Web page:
One of the world’s largest electric vehicle battery companies goes public. South Korean company LG Energy Solution, which makes power supplies for companies like General Motors Co., seeks to raise nearly $ 11 billion on a list that could value the company at nearly $ 60 billion . As big, bold and promising as it is, investors need to watch carefully.

For fund managers with deep pockets, especially those hoping to fulfill their ESG mandates, LG Energy’s IPO has all the strengths of the perfect investment. It is backed by one of South Korea’s well-established chemistry to electronics conglomerates, securing its place in a world with tight supply chain. It has a long list of captive customers (mostly automakers), a huge order book and, most importantly, battery technology. LG Energy has more than a fifth of the global market in terms of production capacity, just behind Chinese battery giant Contemporary Amperex Technology Co., or CATL.

It’s worth injecting some skepticism, though. A big advantage for LG is its grip on technology and its ability to quickly ramp up production. Unlike CATL, however, it has yet to be able to convert this into significant margins. The company, which posted a loss in 2019 and 2020, posted an operating margin of just over 5% in the first nine months of this year, compared to 12% to 15% for CATL. Its consumer batteries – the nickel-cobalt-manganese variety, or NCM712 – are more energy dense and more expensive than the now widely used lithium-iron-phosphate power pack, one of the main types produced by CATL. Still, the company has not been able to take full advantage of its benefits. This raises questions about its ability to execute its business plans and steer the rapidly evolving electric vehicle market.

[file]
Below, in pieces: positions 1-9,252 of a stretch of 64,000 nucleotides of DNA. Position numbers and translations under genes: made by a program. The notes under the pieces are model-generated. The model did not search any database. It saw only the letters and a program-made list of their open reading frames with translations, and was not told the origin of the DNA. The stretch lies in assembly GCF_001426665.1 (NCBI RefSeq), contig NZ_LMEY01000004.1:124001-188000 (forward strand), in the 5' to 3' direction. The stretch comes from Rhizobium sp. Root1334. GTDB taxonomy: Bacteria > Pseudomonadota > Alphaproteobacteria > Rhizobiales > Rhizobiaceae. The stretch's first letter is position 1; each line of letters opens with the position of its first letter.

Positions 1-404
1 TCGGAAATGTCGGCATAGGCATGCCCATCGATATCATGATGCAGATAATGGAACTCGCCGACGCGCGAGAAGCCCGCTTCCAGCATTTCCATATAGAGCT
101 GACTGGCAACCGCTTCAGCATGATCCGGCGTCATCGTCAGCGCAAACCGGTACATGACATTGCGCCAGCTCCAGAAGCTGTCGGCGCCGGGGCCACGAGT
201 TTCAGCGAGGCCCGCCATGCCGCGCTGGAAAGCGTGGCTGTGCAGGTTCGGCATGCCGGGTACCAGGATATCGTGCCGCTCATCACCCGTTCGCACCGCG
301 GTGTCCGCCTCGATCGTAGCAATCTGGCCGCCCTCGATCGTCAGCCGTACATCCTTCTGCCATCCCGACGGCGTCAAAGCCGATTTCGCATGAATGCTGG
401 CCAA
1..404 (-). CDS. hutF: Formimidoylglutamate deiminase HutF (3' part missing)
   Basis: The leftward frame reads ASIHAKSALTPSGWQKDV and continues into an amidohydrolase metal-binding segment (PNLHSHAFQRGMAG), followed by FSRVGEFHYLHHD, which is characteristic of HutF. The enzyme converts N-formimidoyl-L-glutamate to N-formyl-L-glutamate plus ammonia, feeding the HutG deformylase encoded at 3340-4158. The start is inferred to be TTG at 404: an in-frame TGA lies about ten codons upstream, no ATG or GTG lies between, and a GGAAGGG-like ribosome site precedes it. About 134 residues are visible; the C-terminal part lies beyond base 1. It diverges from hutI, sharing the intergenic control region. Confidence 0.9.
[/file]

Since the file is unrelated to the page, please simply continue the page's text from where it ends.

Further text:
Then there is the chemistry of the battery. As modern as LG’s are, the less advanced but safer LFP batteries have taken market share from the NCM variety this year, lowering the medium-term outlook for the one LG is making. The company does not yet manufacture the other variety, unlike CATL which does both. It was only in recent months that there have been reports that it may start manufacturing LFPs as well. Investors associate their expectations with the explosive growth of batteries in general, but at this point in the cycle, type matters.

Part of the doubt cast on certain types of NCMs is due to LG’s own problems: faulty batteries that can cause fires have forced GM and Hyundai Motor Co. to recall recently launched EVs. These are now some of the costliest incidents for EVs and have focused on battery safety.

Along with the fear surrounding dense nickel batteries, there is also the cost of LG’s massive recall and the over $ 1 billion that it will have to digest. Just because the story is no longer in the news and it is a one-time charge doesn’t mean the problem has been solved. As Smartkarma analysts noted, putting it on the books will not “make the controversy over the appropriate level of recall provisions … go away.” There is a significant difference in the amount of provisions GM has already announced, analysts wrote. It will be an overhang.

It all comes down to whether the business can organize itself and effectively take advantage of future demand. Investors base their expectations on what the company should be able to do in the future. It’s worth remembering, though: having all the ingredients is essential, but the way you put them together is what makes the difference.